Amozen, A Moment of Zen
Loath as fans are to admit it, jam has lost its way. Once flush with bright, eclectic talent, the scene has collapsed under its own weight, its denizens fading as indie- and post-rock hordes gather strength. With Phish reuniting in March, local hopes linger. But the genre’s B-listers still circle a black hole, and nascent acts such as Amozen won’t be granted the same latitude as were their predecessors.
The Swanton four are, indeed, impassioned, as the liner notes of their debut, A Moment of Zen, suggest. And that’s part of the problem. Amozen’s earnest pleadings — what does it all mean? — are vaguely adolescent, like the sentimental waxing of some dorm-room poet whose ponytail you desperately want to snip off.
Zen opens auspiciously with “Intro,” a ringing duel between guitarists Blaine LaChance and Iain White. The tease promises prog but fizzles inexplicably. Instead, listeners are slow-dipped in a tepid title track that flails under LaChance’s off-pitch vocals. This same upstroke-reggae vibe holds sway through much of the self-produced album, betraying Amozen’s mandate — presumably, to jam. Not until the playful “New Year’s Eve” is there any jump in the mix. Sprinkled with hooks and dexterous runs, it’s an easy favorite.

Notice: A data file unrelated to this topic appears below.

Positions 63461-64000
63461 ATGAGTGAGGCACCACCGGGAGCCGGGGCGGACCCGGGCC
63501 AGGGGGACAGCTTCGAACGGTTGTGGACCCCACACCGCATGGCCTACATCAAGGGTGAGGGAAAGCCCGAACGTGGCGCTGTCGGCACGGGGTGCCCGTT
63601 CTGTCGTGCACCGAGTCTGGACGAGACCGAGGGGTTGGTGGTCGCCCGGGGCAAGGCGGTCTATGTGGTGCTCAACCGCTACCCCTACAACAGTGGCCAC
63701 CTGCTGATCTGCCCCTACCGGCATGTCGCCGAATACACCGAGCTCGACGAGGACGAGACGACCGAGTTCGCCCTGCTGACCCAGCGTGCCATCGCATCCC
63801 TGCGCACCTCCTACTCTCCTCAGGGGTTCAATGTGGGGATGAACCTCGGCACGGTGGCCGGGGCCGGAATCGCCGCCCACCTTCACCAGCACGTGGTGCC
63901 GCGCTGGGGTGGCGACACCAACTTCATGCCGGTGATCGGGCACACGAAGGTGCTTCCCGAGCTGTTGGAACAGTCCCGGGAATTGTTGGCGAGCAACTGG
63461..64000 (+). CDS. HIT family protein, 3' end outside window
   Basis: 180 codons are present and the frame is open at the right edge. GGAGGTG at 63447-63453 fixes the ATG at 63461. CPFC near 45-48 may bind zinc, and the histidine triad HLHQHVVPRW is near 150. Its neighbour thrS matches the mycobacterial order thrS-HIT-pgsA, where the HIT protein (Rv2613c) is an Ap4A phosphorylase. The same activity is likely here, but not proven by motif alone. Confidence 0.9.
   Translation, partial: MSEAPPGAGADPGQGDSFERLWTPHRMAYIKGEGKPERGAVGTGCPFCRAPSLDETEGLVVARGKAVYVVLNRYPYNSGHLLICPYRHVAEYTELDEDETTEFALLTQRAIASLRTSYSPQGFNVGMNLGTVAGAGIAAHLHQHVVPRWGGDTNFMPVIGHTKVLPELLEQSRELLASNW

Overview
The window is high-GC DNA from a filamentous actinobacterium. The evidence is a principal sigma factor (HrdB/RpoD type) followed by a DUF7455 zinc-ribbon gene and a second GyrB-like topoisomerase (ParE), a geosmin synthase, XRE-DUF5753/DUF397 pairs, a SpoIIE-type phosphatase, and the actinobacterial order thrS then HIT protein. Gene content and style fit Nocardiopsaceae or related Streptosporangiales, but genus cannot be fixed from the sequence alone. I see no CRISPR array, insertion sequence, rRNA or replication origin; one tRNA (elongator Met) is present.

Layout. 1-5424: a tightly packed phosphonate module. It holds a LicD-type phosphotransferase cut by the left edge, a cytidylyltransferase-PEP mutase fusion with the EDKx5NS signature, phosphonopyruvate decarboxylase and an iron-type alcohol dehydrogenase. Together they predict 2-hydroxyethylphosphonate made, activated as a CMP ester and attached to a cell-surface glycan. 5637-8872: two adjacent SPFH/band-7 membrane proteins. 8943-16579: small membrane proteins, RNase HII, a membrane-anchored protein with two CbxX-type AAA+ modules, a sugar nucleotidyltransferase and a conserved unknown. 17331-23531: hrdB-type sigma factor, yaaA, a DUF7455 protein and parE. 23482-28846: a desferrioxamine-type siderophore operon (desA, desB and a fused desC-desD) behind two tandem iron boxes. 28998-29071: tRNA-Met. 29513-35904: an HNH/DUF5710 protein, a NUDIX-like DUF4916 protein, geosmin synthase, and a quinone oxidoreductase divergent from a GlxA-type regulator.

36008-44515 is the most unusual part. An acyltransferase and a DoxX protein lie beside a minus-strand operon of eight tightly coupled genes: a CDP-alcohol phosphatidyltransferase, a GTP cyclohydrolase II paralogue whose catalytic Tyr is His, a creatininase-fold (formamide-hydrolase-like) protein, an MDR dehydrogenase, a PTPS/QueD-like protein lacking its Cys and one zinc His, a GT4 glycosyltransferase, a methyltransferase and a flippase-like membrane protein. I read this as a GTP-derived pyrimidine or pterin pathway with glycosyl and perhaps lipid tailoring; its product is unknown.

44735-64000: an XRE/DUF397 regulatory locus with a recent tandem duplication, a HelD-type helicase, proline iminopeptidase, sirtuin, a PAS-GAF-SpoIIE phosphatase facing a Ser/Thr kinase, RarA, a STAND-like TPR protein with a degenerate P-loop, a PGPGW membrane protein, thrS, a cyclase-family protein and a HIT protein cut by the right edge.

Then, like a sonic right cross, the honky-tonk “Wheels of Emotion” comes out swinging harder than Jimmy Buffett on Red Bull. “Big” Matty Pendris trades bass for harmonica, and guest pianist Armand Messier bangs the ivories with abandon. It’s a raucous boogie, buoyed by Matt Dulude’s splashy percussion. At 7-and-a-half minutes, it’s also unabridged and screaming for a producer’s polish.
With their Rasta beats on ice, Amozen show real muscle. “Build a Wall” is a dirty composition that leans hard on progressive blues à la Jethro Tull. Buzzing with psychedelic ’60s echo, the band snakes through six minutes of edgy rock that’s as dark as it gets — for hippies, that is.
White is clearly the nerve stem here, flexing an ambitious guitar attack that should be fun to watch live. His leads on “Terminal,” a spirited acoustic number, and the soulful “Welcome Home” are standouts among a sea of tedious reggae. Zen’s tone shifts measurably during these detours, its soaring confidence evoking mid-’90s roadsters God Street Wine. With a little more swagger and some focus on harmonies, Amozen are sure to find a perch in Burlington. Here’s hoping their jams continue to ripen.